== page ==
I was horrified by the destruction of biblical proportions, the Armageddon of devastation left by the loggers and their massive machinery. The loamy ruined soil was rutted naked to the sky, erupted roots exposed and discarded branches left to rot on the beleaguered battlefield. Rudy surveyed the wreckage and waste with his rueful smile.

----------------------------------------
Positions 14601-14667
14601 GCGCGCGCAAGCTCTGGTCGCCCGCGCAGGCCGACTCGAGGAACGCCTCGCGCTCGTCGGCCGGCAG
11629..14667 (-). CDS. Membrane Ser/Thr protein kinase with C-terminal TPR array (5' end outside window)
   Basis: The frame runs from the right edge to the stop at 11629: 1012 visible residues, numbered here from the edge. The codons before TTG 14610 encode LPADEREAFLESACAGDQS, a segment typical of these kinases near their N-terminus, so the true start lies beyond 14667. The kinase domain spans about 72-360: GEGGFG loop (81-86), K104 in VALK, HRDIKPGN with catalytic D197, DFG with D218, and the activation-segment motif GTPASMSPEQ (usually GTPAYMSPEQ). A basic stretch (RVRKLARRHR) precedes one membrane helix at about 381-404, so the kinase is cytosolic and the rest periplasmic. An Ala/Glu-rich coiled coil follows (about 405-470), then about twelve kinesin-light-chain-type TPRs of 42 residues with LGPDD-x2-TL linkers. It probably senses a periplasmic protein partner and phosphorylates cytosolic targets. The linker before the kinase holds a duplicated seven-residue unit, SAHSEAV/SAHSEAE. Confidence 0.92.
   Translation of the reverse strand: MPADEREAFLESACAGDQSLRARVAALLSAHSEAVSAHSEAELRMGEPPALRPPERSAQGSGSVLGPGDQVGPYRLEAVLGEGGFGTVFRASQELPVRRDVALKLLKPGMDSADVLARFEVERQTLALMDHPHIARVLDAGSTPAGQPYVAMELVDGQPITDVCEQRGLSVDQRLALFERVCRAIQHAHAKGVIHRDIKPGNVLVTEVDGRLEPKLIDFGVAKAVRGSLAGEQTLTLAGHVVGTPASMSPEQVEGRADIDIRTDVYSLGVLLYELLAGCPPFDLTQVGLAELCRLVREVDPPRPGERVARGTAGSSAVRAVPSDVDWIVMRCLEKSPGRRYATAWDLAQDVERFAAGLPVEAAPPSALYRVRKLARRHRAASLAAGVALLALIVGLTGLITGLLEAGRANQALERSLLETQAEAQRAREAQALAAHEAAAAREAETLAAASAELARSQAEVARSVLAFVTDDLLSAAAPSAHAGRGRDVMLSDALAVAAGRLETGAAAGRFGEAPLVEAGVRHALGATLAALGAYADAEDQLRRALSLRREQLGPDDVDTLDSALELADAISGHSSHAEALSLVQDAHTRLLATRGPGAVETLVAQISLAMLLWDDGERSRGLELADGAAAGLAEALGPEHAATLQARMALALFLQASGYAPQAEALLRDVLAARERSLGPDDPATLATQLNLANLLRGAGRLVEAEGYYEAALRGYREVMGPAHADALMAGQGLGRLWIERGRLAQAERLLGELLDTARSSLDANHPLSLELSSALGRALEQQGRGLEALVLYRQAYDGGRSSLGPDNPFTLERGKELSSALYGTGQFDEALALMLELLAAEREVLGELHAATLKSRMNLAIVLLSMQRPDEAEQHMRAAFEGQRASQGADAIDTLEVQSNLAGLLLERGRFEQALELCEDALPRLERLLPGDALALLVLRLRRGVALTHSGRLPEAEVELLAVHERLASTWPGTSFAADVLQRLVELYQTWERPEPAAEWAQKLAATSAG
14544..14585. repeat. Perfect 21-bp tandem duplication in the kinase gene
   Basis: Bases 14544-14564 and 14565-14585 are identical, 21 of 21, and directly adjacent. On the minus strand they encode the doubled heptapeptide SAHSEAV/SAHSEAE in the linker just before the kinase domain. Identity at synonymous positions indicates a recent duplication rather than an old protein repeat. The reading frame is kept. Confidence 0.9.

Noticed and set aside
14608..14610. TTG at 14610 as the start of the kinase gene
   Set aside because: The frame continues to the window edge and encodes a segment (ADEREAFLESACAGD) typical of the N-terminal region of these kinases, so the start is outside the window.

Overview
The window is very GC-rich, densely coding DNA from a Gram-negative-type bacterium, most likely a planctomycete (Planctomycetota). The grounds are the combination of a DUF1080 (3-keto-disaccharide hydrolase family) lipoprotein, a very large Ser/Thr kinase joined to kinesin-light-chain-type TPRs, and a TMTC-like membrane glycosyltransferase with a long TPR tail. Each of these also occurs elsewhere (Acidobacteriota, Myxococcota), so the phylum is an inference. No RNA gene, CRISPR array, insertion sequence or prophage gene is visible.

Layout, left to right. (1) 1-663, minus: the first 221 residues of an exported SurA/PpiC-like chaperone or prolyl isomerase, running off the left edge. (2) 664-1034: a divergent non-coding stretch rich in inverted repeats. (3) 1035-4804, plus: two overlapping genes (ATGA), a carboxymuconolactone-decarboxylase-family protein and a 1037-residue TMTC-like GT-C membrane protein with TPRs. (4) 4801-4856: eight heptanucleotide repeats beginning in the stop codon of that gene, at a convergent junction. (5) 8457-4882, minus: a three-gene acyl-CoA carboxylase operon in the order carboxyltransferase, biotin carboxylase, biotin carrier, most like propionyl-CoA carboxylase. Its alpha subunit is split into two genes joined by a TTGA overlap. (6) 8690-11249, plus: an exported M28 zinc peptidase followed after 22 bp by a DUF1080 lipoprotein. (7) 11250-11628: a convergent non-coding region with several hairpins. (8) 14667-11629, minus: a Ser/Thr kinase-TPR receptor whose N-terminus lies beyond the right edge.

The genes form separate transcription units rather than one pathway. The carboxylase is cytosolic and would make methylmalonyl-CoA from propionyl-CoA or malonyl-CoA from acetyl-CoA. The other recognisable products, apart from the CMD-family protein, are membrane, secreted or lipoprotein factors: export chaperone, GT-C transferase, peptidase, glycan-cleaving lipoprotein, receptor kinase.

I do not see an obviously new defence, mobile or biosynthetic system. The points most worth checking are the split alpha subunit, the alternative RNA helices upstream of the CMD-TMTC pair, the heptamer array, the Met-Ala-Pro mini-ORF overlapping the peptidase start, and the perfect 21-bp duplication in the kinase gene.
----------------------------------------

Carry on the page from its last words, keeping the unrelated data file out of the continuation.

Borneo logging concessions are valuable, government organised and highly controlled by the State but the inevitable result is forest loss, not only for the indigenous people who depended on it, but for the 10,000 species of plants, nearly 300 species of birds, and a medley of animals ranging from the tiny pygmy squirrel, the iconic orangutan and 12 other primates, and herds of elephant. Amongst the unique flora are some 3,000 types of trees, 2,000 orchids, pitcher plants and the foul-smelling Rafflesia, named for Sir Stamford Raffles, the world’s largest flower with a diameter of one metre. The huge trunks of the dipterocarps are reduced to plywood in the sawmills that Rudy showed me by the coast, then loaded directly onto ocean-going cargo ships to feed the world’s need for building materials.